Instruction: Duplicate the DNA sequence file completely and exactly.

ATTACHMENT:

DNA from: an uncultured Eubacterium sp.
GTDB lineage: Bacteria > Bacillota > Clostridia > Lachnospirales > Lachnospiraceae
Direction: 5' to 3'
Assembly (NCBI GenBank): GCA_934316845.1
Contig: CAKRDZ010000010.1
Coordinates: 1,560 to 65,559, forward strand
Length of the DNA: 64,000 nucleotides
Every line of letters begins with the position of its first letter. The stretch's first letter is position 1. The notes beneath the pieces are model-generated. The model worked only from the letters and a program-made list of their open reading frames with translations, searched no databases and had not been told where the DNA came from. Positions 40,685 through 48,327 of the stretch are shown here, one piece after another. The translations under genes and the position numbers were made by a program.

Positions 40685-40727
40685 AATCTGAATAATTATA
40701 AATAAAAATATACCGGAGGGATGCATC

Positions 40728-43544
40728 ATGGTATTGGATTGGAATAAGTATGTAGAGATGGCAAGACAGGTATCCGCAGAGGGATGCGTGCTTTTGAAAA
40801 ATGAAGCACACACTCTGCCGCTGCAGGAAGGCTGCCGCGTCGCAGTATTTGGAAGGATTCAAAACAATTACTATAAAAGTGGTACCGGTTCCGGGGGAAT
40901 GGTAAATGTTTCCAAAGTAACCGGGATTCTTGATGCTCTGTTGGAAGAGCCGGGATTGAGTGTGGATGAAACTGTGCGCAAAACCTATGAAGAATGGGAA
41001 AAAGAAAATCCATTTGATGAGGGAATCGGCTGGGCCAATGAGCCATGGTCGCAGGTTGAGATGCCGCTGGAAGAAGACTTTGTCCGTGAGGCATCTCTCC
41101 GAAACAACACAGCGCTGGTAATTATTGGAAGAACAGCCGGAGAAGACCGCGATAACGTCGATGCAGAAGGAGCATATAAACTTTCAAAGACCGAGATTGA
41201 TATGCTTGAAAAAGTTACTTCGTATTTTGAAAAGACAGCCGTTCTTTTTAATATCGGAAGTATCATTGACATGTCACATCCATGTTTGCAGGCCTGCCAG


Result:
DNA from: an uncultured Eubacterium sp.
GTDB lineage: Bacteria > Bacillota > Clostridia > Lachnospirales > Lachnospiraceae
Direction: 5' to 3'
Assembly (NCBI GenBank): GCA_934316845.1
Contig: CAKRDZ010000010.1
Coordinates: 1,560 to 65,559, forward strand
Length of the DNA: 64,000 nucleotides
Every line of letters begins with the position of its first letter. The stretch's first letter is position 1. The notes beneath the pieces are model-generated. The model worked only from the letters and a program-made list of their open reading frames with translations, searched no databases and had not been told where the DNA came from. Positions 40,685 through 48,327 of the stretch are shown here, one piece after another. The translations under genes and the position numbers were made by a program.

Positions 40685-40727
40685 AATCTGAATAATTATA
40701 AATAAAAATATACCGGAGGGATGCATC

Positions 40728-43544
40728 ATGGTATTGGATTGGAATAAGTATGTAGAGATGGCAAGACAGGTATCCGCAGAGGGATGCGTGCTTTTGAAAA
40801 ATGAAGCACACACTCTGCCGCTGCAGGAAGGCTGCCGCGTCGCAGTATTTGGAAGGATTCAAAACAATTACTATAAAAGTGGTACCGGTTCCGGGGGAAT
40901 GGTAAATGTTTCCAAAGTAACCGGGATTCTTGATGCTCTGTTGGAAGAGCCGGGATTGAGTGTGGATGAAACTGTGCGCAAAACCTATGAAGAATGGGAA
41001 AAAGAAAATCCATTTGATGAGGGAATCGGCTGGGCCAATGAGCCATGGTCGCAGGTTGAGATGCCGCTGGAAGAAGACTTTGTCCGTGAGGCATCTCTCC
41101 GAAACAACACAGCGCTGGTAATTATTGGAAGAACAGCCGGAGAAGACCGCGATAACGTCGATGCAGAAGGAGCATATAAACTTTCAAAGACCGAGATTGA
41201 TATGCTTGAAAAAGTTACTTCGTATTTTGAAAAGACAGCCGTTCTTTTTAATATCGGAAGTATCATTGACATGTCACATCCATGTTTGCAGGCCTGCCAG